The other thing that struck me about this exhibit, more and more as I walked through, was how closely Laurenn McCubbin‘s work and career seems to be following Lautrec’s. Right from the start, there were some obvious stylistic similarities in his poster work. I can’t help but think of Laurenn’s paintings of Kelly Sue and company, when looking at the candid paintings Lautrec did in MontMarte. And Rent Girl, which I had recently read, came to mind when I saw his work from the brothel.
I only hope Laurenn doesn’t drink herself to death and end up in an Asylum.

Urban Mashup / May 8, 2005 / Comment on this

Urban Mashup

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African Masks / April 21, 2005 / Comment on this

African Masks

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12th Street / April 1, 2005 / Comment on this

12th Street

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We Adore Our Corporate Whore / March 20, 2005 / Comment on this

We Adore Our Corporate Whore

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Bell Bottom Punks / March 19, 2005 / Comment on this

Bell Bottom Punks

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The Velvet Lounge / March 19, 2005 / Comment on this

The Velvet Lounge

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Shonen Knife at the Black Cat / March 12, 2005 / Comment on this

Shonen Knife at the Black Cat

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Stars from the Philly Convention Center / March 6, 2005 / Comment on this

Stars from the Philly Convention Center

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Statue of Girl / March 1, 2005 / Comment on this

Statue of Girl

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Children / March 1, 2005 / Comment on this


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Stay Out, Yuppies / February 23, 2005 / Comment on this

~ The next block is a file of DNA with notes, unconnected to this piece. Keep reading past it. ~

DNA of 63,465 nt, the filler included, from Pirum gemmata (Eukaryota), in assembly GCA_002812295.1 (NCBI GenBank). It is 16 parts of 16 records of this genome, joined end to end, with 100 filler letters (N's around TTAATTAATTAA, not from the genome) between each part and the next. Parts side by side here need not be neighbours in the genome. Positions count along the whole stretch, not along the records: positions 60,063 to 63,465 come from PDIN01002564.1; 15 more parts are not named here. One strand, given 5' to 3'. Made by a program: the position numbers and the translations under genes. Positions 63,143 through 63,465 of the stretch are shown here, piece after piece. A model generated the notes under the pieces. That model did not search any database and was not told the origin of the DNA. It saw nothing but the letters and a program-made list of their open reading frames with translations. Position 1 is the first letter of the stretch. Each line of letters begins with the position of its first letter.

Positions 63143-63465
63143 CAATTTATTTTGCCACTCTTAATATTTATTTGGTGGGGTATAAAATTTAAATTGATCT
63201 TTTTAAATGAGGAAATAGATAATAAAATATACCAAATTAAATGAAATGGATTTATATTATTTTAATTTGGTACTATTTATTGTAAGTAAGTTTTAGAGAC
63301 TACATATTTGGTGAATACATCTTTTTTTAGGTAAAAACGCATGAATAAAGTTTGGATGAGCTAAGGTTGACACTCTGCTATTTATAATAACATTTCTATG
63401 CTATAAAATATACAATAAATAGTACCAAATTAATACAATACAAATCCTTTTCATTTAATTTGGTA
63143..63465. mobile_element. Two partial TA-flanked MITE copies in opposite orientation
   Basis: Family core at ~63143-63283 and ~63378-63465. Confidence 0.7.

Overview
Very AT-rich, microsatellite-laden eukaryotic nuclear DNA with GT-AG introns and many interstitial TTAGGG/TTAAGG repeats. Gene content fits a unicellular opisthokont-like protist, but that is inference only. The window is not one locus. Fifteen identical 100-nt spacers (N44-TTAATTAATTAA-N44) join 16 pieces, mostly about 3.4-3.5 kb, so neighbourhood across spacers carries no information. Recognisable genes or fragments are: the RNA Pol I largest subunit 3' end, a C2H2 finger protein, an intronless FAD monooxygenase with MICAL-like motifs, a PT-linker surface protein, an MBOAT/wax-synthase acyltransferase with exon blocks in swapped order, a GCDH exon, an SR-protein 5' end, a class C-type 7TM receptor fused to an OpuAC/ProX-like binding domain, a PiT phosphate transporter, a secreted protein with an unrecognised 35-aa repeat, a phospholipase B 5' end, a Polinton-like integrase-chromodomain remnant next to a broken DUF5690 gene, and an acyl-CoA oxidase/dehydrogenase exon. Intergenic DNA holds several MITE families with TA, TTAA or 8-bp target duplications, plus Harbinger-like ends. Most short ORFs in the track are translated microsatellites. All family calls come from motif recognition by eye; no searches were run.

Stay Out, Yuppies

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Rachel Flotard / February 18, 2005 / Comment on this

Rachel Flotard

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Rachel Flotard of Visqueen / February 18, 2005 / Comment on this

Rachel Flotard of Visqueen

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Ben Hooker’s Ghost / February 18, 2005 / Comment on this

Ben Hooker's Ghost

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Ben Hooker of Visqueen / February 18, 2005 / Comment on this

Ben Hooker of Visqueen

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Rachel Flotard of Visqueen / February 18, 2005 / Comment on this

Rachel Flotard of Visqueen

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Rachel Flotard of Visqueen at Velvet Lounge / February 18, 2005 / Comment on this

Rachel Flotard of Visqueen at Velvet Lounge

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Rachel Flotard and Ben Hooker of Visqueen / February 18, 2005 / Comment on this

Rachel Flotard and Ben Hooker of Visqueen

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Rachel Flotard of Visqueen / February 18, 2005 / Comment on this

Rachel Flotard of Visqueen

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Car Wash / February 18, 2005 / Comment on this

Car Wash